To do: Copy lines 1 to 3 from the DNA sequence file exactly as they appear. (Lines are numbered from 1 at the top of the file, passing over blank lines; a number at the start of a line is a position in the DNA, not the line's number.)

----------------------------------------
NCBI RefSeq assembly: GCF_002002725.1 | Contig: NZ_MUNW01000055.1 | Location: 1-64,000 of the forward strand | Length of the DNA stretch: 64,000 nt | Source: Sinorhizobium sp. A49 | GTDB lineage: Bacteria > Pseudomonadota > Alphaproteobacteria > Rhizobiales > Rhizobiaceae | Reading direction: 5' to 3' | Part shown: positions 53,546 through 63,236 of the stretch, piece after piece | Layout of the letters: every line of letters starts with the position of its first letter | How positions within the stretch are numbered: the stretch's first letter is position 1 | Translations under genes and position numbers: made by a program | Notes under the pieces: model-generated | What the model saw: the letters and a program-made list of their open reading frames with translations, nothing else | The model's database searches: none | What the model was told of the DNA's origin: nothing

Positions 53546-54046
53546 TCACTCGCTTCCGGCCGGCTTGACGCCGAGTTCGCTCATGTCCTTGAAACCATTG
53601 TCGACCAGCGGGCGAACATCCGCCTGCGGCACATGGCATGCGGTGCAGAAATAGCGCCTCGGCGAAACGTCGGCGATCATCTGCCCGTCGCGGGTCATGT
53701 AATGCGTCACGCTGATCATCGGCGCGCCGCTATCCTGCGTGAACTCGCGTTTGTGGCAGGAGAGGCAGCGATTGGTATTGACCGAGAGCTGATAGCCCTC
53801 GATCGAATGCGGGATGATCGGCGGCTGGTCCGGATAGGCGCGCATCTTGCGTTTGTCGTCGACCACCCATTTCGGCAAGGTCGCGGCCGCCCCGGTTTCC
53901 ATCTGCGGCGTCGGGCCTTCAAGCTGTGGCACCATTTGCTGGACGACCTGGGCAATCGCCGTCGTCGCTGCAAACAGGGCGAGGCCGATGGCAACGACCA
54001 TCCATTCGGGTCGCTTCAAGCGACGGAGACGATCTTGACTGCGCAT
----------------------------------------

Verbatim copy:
NCBI RefSeq assembly: GCF_002002725.1 | Contig: NZ_MUNW01000055.1 | Location: 1-64,000 of the forward strand | Length of the DNA stretch: 64,000 nt | Source: Sinorhizobium sp. A49 | GTDB lineage: Bacteria > Pseudomonadota > Alphaproteobacteria > Rhizobiales > Rhizobiaceae | Reading direction: 5' to 3' | Part shown: positions 53,546 through 63,236 of the stretch, piece after piece | Layout of the letters: every line of letters starts with the position of its first letter | How positions within the stretch are numbered: the stretch's first letter is position 1 | Translations under genes and position numbers: made by a program | Notes under the pieces: model-generated | What the model saw: the letters and a program-made list of their open reading frames with translations, nothing else | The model's database searches: none | What the model was told of the DNA's origin: nothing

Positions 53546-54046
53546 TCACTCGCTTCCGGCCGGCTTGACGCCGAGTTCGCTCATGTCCTTGAAACCATTG